By Julie Eich

Missing men have spouses, children

According to CBS Baltimore's media partners at the Baltimore Banner, the six missing bridge workers are all men are from El Salvador, Guatemala, Honduras and Mexico. They currently live in Dundalk and Highlandtown.

The Banner reports the men are their 30s and 40s and have spouses and children. 

"They are all hard-working, humble men," the Banner was told.

By Julie Eich

Patient discharged from Shock Trauma

A patient who was treated after the Key Bridge collapse has been discharged from the R. Adams Cowley Shock Trauma Center, hospital officials confirmed. While originally reported in serious condition, hospital officials said that patient is now doing well.

By Adam Thompson

'Maryland tough, Baltimore strong'

In his remarks from the White House Tuesday, President Joe Biden said he plans to visit the city "as soon as I can."

"Our prayers are with everyone involved in this terrible accident and all the families, especially those awaiting word of their loved one right now."

"We're incredibly grateful for the brave rescuers that immediately rushed to the scene, and to the people of Baltimore I want to say we're with you. We're going to stay with you as long as it takes."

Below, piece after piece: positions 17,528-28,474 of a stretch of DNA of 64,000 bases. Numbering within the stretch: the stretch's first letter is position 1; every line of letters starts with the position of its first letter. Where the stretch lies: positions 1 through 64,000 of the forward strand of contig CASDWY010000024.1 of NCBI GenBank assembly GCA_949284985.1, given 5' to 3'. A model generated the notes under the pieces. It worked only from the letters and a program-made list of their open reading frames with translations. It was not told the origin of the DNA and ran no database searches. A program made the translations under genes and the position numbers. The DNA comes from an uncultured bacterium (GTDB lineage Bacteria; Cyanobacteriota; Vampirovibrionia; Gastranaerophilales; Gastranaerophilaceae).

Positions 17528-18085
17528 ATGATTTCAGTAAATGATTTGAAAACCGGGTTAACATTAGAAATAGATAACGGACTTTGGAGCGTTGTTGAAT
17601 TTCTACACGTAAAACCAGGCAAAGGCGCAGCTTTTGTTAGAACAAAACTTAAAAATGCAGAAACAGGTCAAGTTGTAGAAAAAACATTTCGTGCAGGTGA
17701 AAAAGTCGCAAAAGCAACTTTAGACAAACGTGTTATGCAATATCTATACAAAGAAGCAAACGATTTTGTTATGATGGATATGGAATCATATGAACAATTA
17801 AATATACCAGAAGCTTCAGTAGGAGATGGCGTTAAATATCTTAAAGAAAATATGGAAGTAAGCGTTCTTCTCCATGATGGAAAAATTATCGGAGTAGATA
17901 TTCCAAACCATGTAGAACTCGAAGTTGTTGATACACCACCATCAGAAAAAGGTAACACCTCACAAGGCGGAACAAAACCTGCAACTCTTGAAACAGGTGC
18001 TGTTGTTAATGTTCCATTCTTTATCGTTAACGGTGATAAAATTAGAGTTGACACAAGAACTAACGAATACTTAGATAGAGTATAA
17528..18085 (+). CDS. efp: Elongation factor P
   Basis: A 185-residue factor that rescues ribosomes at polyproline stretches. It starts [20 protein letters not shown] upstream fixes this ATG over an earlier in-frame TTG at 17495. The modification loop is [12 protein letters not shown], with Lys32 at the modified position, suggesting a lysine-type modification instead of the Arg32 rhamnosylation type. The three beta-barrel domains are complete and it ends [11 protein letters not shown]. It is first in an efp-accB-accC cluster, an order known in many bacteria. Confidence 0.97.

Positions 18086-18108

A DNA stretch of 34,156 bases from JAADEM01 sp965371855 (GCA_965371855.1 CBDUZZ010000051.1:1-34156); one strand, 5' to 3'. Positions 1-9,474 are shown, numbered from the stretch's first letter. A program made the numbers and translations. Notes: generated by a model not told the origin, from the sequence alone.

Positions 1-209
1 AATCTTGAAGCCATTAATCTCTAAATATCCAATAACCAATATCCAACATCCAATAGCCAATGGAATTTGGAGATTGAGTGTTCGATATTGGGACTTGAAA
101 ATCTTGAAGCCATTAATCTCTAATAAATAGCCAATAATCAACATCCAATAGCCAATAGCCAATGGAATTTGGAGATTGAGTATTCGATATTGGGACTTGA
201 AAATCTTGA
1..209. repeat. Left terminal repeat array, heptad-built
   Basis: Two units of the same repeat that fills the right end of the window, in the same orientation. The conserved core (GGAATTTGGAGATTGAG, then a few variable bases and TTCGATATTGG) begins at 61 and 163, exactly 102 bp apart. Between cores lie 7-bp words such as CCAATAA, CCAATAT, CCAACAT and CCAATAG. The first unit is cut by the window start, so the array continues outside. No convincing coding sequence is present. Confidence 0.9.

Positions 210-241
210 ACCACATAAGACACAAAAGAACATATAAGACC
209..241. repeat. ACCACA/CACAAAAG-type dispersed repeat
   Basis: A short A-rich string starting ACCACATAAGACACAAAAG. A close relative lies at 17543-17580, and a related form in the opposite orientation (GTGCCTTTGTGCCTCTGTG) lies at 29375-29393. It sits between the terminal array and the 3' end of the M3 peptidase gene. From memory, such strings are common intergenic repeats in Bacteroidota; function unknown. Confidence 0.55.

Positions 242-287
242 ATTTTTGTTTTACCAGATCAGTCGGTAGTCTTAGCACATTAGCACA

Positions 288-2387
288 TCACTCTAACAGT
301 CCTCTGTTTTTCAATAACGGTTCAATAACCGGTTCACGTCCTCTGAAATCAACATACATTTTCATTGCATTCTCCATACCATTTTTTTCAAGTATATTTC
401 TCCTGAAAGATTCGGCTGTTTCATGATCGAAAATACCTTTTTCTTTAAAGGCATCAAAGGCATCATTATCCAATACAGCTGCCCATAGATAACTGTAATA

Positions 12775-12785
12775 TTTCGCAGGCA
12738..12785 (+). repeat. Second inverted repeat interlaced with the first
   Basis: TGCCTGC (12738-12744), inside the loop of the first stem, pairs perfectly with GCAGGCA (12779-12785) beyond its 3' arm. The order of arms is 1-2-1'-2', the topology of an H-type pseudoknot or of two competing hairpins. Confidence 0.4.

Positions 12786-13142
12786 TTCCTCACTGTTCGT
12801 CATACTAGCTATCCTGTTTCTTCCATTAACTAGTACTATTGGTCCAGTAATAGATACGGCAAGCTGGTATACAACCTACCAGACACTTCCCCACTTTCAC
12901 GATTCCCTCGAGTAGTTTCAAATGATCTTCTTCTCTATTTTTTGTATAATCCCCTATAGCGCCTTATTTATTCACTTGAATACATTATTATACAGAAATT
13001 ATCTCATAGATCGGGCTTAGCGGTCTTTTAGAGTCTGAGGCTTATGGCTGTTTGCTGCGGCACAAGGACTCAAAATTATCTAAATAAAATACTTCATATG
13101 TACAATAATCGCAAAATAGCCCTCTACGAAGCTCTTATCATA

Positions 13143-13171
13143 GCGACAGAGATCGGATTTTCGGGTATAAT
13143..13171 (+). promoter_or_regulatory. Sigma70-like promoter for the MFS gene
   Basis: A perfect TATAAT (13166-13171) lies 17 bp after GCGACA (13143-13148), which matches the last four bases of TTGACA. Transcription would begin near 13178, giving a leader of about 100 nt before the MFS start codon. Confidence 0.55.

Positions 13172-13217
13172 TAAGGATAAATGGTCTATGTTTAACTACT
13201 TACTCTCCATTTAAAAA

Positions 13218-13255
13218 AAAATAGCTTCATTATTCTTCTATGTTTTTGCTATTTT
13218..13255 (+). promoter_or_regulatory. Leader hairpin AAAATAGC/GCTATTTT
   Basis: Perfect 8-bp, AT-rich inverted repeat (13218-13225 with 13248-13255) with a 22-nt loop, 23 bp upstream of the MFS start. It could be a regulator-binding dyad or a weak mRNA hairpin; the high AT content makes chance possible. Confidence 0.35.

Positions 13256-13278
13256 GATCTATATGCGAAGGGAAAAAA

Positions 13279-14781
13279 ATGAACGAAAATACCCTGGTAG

"You're Maryland tough, you're Baltimore strong and we're going to get through this tougher. I promise we're not leaving."

By Julie Eich

Biden says feds should pay for Key Bridge rebuild

Speaking Tuesday afternoon, President Joe Biden said the federal government should pay to rebuild the collapsed Francis Scott Key bridge, pointing out its importance to the region's, and nation's economy.

"It is my intention that the federal government will pay for the entire cost of reconstructing that bridge, and I expect the Congress to support my effort," Mr. Biden said in remarks from the White House  

By Julie Eich

Alternate routes to take

Officials say commuters should go through I-95 or I-895 with the Harbor and Fort McHenry Tunnels to cross the harbor. 

Tractor-trailers and vehicles transporting hazardous materials can't go through the tunnels and should take the western section of I-695. 

All tractor-trailers with clearance to drive through the tunnels will need to be checked for hazardous materials, possibly increasing traffic delays.

Alert Traffic reporter Angela Foster said drivers should expect delays of more than an hour. 

Detours in place after Francis Scott Key Bridge collapse 01:07
By Julie Eich

Where did the cargo ship come from?